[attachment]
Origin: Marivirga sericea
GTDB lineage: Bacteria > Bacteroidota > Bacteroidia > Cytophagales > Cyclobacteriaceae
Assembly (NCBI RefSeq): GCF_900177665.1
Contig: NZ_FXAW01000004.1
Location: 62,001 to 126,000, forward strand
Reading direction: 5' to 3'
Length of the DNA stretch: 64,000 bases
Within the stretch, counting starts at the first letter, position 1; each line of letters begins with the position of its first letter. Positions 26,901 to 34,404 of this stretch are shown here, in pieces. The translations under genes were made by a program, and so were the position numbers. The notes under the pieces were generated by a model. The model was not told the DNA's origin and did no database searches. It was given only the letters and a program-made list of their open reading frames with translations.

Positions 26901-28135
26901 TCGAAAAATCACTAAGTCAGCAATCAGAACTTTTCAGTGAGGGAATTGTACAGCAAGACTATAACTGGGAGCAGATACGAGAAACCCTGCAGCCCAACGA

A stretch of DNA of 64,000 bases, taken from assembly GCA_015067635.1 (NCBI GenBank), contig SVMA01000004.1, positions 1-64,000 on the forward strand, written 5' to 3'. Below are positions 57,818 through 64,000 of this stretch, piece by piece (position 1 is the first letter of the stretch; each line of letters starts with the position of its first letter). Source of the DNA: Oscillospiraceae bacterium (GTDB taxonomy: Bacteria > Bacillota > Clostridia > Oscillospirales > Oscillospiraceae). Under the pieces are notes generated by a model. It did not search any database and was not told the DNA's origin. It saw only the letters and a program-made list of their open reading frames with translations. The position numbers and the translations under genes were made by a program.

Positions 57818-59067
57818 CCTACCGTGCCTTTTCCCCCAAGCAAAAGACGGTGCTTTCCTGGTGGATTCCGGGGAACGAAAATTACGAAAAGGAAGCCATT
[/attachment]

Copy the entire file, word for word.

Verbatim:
Origin: Marivirga sericea
GTDB lineage: Bacteria > Bacteroidota > Bacteroidia > Cytophagales > Cyclobacteriaceae
Assembly (NCBI RefSeq): GCF_900177665.1
Contig: NZ_FXAW01000004.1
Location: 62,001 to 126,000, forward strand
Reading direction: 5' to 3'
Length of the DNA stretch: 64,000 bases
Within the stretch, counting starts at the first letter, position 1; each line of letters begins with the position of its first letter. Positions 26,901 to 34,404 of this stretch are shown here, in pieces. The translations under genes were made by a program, and so were the position numbers. The notes under the pieces were generated by a model. The model was not told the DNA's origin and did no database searches. It was given only the letters and a program-made list of their open reading frames with translations.

Positions 26901-28135
26901 TCGAAAAATCACTAAGTCAGCAATCAGAACTTTTCAGTGAGGGAATTGTACAGCAAGACTATAACTGGGAGCAGATACGAGAAACCCTGCAGCCCAACGA

A stretch of DNA of 64,000 bases, taken from assembly GCA_015067635.1 (NCBI GenBank), contig SVMA01000004.1, positions 1-64,000 on the forward strand, written 5' to 3'. Below are positions 57,818 through 64,000 of this stretch, piece by piece (position 1 is the first letter of the stretch; each line of letters starts with the position of its first letter). Source of the DNA: Oscillospiraceae bacterium (GTDB taxonomy: Bacteria > Bacillota > Clostridia > Oscillospirales > Oscillospiraceae). Under the pieces are notes generated by a model. It did not search any database and was not told the DNA's origin. It saw only the letters and a program-made list of their open reading frames with translations. The position numbers and the translations under genes were made by a program.

Positions 57818-59067
57818 CCTACCGTGCCTTTTCCCCCAAGCAAAAGACGGTGCTTTCCTGGTGGATTCCGGGGAACGAAAATTACGAAAAGGAAGCCATT